“I really like being a part of the #LightupLancaster Festival because of its accessible scale, its friendly atmosphere and the way Lancaster lends itself to a variety of settings for the events and installations. The whole city comes out to enjoy it.” Renowned artist Steve Messam was explaining what he enjoyed about exhibiting his unique artwork, ‘When the Red Rose – in Lancaster’. We were standing beneath a collection of bright red balloons of various sizes, some of which had lights bobbing around inside them. Rain gently pattered onto the brilliant globes, “It’s a lovely sound, isn’t it? Working with balloons is about colour and size. It’s visual and about the sound too. They make people happy.”
For the past three years, Light Up Lancaster Festival, part of the Light up the North Consortium, has been brightening up the city over the November 5th Bonfire Night weekend. Local and international artists put on lively street performances and virtually every corner of the city has some quirky artwork or show to illuminate the evening. This year’s was bigger and, of course, better than ever.
A couple of weeks’ earlier, I’d been to the LightPool Festival in Blackpool, where Steve had created a very different version of When the Red Rose, this time encasing one of the Victorian shelters on the promenade in one huge balloon. I live just 10 minutes away from Lancaster but had never been to Light up Lancaster so I was really excited to see what it was all about. It was fascinating to watch Steve and his team putting up the balloons in the ‘Secret Garden’ at the back of the Storey Institute. They inflated them indoors then brought them outside and attached them to a large metal frame. It took a long time to get it all in place but by the time the festival officially started as dusk fell, When the Red Rose – in Lancaster’ was ready for its audience.
Meeting up with a couple of friends, we then spent about four hours wandering round the city, finding laughter, light and colour everywhere we went. My favourite was Lock and Key at Lancaster Castle. It was a magical Son et Lumiere show projected onto the imposing crenelated walls of what used to be one of HM’s prisons, with pumped up music and audience participation. The castle is Lancaster’s biggest visitor attraction and the ideal place for such a dynamic show.
Other highlights included the Illumaphonium, an interactive musical instrument like a giant upright xylophone in front of the Priory and Light Boat in Market Square, a giant wooden structure under a light canopy, promoted as the slowest boat on earth. At Electric Fireworks in the Storey Institute, we shone coloured torches onto a screen and created our own firework display. Cosmic Paranoia was a rather unnerving film of big eyes drifting across the cosmos. One of the most popular interactive installations was LightWeight, where people had their photos taken which were then projected onto a giant revolving globe behind the Museum. Local dancers put on a lively performance called Light Rain in Sun Square; very appropriate as we had intermittent light showers all evening.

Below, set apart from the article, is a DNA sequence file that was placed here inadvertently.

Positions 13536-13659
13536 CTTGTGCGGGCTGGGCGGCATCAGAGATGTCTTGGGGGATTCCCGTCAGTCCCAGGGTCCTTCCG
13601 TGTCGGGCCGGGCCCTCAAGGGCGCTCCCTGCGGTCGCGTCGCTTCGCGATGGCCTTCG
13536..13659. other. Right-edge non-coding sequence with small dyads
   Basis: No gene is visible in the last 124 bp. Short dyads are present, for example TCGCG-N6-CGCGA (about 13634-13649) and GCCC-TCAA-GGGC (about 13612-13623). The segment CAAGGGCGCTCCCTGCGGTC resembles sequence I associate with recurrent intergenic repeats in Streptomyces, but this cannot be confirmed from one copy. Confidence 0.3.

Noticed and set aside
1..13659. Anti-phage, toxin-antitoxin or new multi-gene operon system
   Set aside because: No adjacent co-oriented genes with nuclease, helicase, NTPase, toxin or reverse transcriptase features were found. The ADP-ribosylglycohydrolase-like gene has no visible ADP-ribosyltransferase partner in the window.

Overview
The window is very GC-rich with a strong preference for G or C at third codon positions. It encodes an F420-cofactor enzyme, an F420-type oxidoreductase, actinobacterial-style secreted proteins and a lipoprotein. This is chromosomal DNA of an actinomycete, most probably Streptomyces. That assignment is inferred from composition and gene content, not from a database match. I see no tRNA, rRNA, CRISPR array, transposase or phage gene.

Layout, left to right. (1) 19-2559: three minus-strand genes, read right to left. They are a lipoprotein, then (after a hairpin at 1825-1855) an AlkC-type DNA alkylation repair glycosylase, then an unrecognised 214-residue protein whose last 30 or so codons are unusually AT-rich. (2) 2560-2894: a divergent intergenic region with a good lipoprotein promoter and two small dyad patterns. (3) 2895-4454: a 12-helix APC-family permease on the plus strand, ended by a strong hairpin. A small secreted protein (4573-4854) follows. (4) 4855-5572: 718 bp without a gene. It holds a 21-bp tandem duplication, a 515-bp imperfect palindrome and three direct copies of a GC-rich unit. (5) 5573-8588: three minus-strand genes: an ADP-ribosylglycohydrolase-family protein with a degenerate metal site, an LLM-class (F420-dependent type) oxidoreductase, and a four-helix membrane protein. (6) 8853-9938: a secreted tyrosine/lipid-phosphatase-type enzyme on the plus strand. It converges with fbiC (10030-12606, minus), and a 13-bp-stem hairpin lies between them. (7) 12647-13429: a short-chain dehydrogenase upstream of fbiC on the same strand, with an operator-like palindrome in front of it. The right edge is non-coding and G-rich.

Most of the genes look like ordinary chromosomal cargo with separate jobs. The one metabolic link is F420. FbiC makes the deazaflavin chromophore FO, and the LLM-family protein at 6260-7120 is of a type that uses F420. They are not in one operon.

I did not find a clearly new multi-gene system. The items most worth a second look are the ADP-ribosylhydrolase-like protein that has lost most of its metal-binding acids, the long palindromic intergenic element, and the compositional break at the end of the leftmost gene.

French artists Scenocosme lit up the Judges Lodgings where people joined together to bring the building alive, though something may have been lost in translation as it seemed to be unlit for quite a time! We were entertained by the Vox Boys Choir in the Priory; an impressive setting for Children’s Voices. The final event of the Friday night was also the most affecting. Recommisioned, by the Dukes Theatre at Lancaster Museum, explored the journey of young soldiers from Lancaster King’s Own Regiment in WWI through light, sound, text and movement. On entering we were each given an envelope representing one of the soldiers, some who lived and many who died. After the very moving performance we opened our envelopes; my young man was a corporal from Millom who’d died in battle.
The following night I returned for the Lancaster Firework Display but had time to visit If Boats Could Talk, a charming sculpture floating beside the Lancaster Canal towpath, illustrating the story of migration to the city by a Victorian paver and a Syrian refugee. In Aldcliffe Triangle I met artist Shane Johnstone, who explained its creation and how the children of Dallas Road Primary School designed much of this artwork, as well as the brightly lit lanterns.
For the grand finale I joined hundreds of spectators on Quay Meadow, where we were entertained by BBC Radio Lancashire and a very talented musician called Joni Fuller. Bang on 8pm, a rocket soared over Lancaster Castle, music boomed out from the radio tent and we were treated to 20 minutes of spectacular fireworks, a fitting end to a splendid weekend.
I went along as a guest of Visit Lancashire and Light up Lancaster. It’s really encouraging to see the capital city of Lancashire putting such a vibrant cultural display of light and magic. I’ll definitely be going along next year; hope to see you there!